It is also interesting that the stratovolcano Mount Fujiema is part of a mountain range named…. Japanese Alps. “What could Fuji have in common with the Alpine mountains, the ridge of which stretches in the Old World?”, almost every tourist may ask the question. Indeed, the fact that Fuji is part of the mountain range of the Japanese Alps is little known. The three mountain ranges in the Land of the Rising Sun were not named Alps by the Japanese, but by an Englishman named William Gowland. It was this native of the Old World who wrote the “Guide to Japan” for tourists, popularized by Walter Westen, who at one time was a missionary and brought faith in Jesus Christ to the inhabitants of the country, located on the islands.
If we consider that Fujiyama is part of the ridge of the Japanese Alps, then we should definitely specify that it is the highest mountain range. Although, to be fair, it should be noted that the definition “Japanese Alps” is quite rarely mentioned in the works of geologists and historians, especially when it comes to the majestic, mysterious and beautiful Mount Fujiema.
Mount Fujiema in Japan – the origin of the name
If you delve into such a difficult question, what is the origin of the name of Mount Fujiema, you can simply get confused in the many versions that are put forward by historians and linguists. If you decipher the Chinese character (and there are quite a few in the Japanese script), which means Fuji, then we can assume that the name of the volcano means immeasurable wealth. In addition, the second character suggests that Fujiyama is also a noble person. Which of these definitions to believe is unclear. There is a proverb, known to almost every Russian-speaking traveler, it goes like this: “The farther you go into the woods, the more firewood you gather. The more a researcher studies the origin of the name of the mountain, the more puzzles he faces. In the 10th century in one of the many stories, we can find a reference to the fact that the name of Mount Fuji means “immortality” or … “the soldier slowly climbing the mountain. Even more interesting: until the 10th century, Mount Fuji was designated by hieroglyphs meaning “immortality,” “eternity,” and “incomparability.”
Europeans have tried to understand the origin of the name of the highest mountain in the Land of the Rising Sun and the Europeans: John Batchelor, who in addition to missionary work studied the Ainu language, has suggested that Fujiyama means “fire. It would seem to be quite simple, and most importantly, such a name would be fully consistent with the volcano, which at one time threw into the air red-hot lava. But then a Japanese linguist intervened in the dispute and pointed out to Batchelor that the character he mistook for fire meant “an old woman, commanding or fanning fire. There has even been speculation that the conical stratovolcano came to be called as a result of a change in the hieroglyph “ho.” If you try to explain in clear terms what this short word means, it turns out something like this: a slender mountain, which stands like a spike of rice! Perhaps the origin of the name Fujiyama is worth stopping: there are several dozen other versions, and each of them to date has not been recognized as official. Simply put, these days, what the name of Mount Fujiema means has not been fully elucidated. Moreover, even the beginning of all versions is different.
Mount Fuji – structure
As mentioned above, Mount Fujiyama in Japan is an active but dormant volcano. The diameter of the crater of this beautiful mountain, whose name is often found in Japanese poetry, is just over half a kilometer. Its depth, according to recent research by scientists, is only slightly more than 200 meters. Despite the fact that Fuji has been asleep in Japan since 1708, before, the area surrounding the mountain was constantly flooded with streams of red-hot lava. The thing is that Fujiyama is not one volcano (literally speaking): the conical mountain was formed as a result of powerful eruptions of four earlier volcanoes than Fuji. Moreover, modern experts have been able to prove that eruptions here lasted for thousands of years. It was the huge amount of lava that formed the modern conical shape of Fujiyama.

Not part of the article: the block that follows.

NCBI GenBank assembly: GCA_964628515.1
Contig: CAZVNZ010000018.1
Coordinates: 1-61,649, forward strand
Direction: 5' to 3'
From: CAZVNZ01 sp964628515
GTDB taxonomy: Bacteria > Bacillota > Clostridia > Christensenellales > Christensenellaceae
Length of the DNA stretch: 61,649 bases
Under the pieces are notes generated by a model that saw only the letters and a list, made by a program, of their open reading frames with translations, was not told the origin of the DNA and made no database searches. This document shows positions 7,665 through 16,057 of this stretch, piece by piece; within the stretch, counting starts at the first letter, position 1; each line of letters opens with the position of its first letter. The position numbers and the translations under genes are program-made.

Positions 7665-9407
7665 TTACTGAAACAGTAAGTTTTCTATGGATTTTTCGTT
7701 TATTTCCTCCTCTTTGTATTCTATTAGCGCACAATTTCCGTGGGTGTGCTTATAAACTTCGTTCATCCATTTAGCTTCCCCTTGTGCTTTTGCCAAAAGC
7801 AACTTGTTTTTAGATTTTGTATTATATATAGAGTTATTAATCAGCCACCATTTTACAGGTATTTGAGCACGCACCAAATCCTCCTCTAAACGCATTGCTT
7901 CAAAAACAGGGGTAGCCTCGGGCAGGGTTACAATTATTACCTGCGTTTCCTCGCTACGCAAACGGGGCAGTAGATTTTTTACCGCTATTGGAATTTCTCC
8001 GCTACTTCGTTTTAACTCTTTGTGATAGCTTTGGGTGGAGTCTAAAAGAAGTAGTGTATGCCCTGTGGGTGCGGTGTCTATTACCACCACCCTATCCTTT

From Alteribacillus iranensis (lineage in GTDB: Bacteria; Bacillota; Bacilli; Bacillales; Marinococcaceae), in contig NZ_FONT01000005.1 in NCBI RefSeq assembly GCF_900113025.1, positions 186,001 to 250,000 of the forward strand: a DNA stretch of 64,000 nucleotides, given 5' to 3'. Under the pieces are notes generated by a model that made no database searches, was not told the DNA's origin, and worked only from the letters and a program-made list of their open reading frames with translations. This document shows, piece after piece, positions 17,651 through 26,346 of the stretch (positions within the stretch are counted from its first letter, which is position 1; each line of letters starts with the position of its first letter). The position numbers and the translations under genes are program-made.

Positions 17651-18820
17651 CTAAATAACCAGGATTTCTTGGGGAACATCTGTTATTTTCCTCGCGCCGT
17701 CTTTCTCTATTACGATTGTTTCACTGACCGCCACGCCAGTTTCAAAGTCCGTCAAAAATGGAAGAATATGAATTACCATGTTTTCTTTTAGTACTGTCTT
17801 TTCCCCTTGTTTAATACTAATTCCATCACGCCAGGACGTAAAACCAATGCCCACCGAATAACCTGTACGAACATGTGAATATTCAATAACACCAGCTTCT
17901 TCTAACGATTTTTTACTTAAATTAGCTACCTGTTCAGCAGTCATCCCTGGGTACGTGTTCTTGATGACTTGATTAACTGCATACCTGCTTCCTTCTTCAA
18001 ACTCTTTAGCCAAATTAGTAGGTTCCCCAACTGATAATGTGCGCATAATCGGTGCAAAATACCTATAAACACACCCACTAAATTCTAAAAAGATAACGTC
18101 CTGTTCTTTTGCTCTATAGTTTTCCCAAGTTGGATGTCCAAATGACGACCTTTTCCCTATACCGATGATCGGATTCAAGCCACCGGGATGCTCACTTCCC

The first volcano, which scientists call the “old Fuji”, was formed more than 80,000 years ago, while the modern (new) Fujiema is relatively “young”, it started growing “only” 11,000 years ago. About 20,000 years ago Fujiyama went on a rampage: constant explosions and lava eruptions lasted for thousands of years! As lava flowed down the slopes of the “old Fuji” volcano and blocked numerous streams and mountain rivers, the beautiful and world-famous “Five Fuji Lakes” appeared. By the way, the “Five Fuji Lakes” are a magnificent spectacle and deserve to be written about them in a separate article: not without reason they are all together considered one of the best and most popular resorts in all Japan.
On the volcano Fuji and at its foot you can find a huge number of hot springs, which create small warm ponds. But the climate of Fuji can safely be called severe: in the hottest month near the mountain air temperature warms up only to +18 degrees Celsius, but in winter at the top of the stratovolcano it often drops to – 38 degrees.
Fujiyama – a close connection to Japanese culture
As has been mentioned repeatedly in this material, Fujiyama has been sung by Japanese poets in their works and depicted on canvases by famous artists. It is true that the Japanese have always been prone to exaggeration. For example, in the Edo panel, Fujiyama is depicted as “bound by eternal snows.” If you look at an engraving by the no less famous artist Ogata Gekko, you can see a snow-covered Fuji, with a fearsome dragon climbing to the top. Historian Alexander Meshcheryakov, who has devoted most of his life to studying Japanese culture, claims that in all creations, be they poems, paintings or legends, the image of Mount Fuji is far from its true appearance.